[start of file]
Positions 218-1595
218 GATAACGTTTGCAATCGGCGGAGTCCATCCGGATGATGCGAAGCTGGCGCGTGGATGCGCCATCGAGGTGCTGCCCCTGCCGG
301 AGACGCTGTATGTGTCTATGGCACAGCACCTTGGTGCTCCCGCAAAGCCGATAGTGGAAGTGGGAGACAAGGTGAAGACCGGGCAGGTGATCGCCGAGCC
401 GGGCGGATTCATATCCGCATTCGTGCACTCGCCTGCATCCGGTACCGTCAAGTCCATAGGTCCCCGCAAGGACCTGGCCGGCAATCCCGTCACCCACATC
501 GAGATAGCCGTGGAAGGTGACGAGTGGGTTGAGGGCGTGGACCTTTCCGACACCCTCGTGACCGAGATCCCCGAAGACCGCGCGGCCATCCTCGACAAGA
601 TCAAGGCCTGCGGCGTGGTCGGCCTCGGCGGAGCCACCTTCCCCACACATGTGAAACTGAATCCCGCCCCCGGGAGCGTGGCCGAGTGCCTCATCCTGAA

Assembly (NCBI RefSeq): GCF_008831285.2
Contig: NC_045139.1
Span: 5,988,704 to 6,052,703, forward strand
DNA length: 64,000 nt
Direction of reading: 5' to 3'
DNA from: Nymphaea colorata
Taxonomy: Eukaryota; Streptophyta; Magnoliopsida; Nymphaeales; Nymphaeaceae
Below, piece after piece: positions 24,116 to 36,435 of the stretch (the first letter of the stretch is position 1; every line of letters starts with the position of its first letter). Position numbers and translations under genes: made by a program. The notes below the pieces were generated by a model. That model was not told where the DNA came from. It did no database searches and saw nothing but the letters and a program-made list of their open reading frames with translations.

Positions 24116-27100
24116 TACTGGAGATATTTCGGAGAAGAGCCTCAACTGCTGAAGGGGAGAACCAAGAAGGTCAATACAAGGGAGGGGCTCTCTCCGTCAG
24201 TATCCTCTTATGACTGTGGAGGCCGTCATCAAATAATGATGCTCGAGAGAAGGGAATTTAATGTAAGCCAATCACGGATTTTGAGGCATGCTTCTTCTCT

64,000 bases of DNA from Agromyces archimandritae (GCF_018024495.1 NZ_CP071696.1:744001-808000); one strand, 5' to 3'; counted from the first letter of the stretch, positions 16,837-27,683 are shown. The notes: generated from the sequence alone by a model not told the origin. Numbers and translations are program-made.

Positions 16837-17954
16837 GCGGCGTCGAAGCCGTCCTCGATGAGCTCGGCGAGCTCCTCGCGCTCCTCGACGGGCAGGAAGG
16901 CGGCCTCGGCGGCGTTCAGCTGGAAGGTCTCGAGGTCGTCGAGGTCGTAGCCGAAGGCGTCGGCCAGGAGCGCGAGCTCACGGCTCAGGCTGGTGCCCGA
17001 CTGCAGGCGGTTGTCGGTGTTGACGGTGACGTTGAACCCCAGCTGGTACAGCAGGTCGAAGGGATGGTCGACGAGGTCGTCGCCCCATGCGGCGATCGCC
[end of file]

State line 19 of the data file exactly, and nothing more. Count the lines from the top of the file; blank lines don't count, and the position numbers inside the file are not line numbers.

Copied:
Positions 16837-17954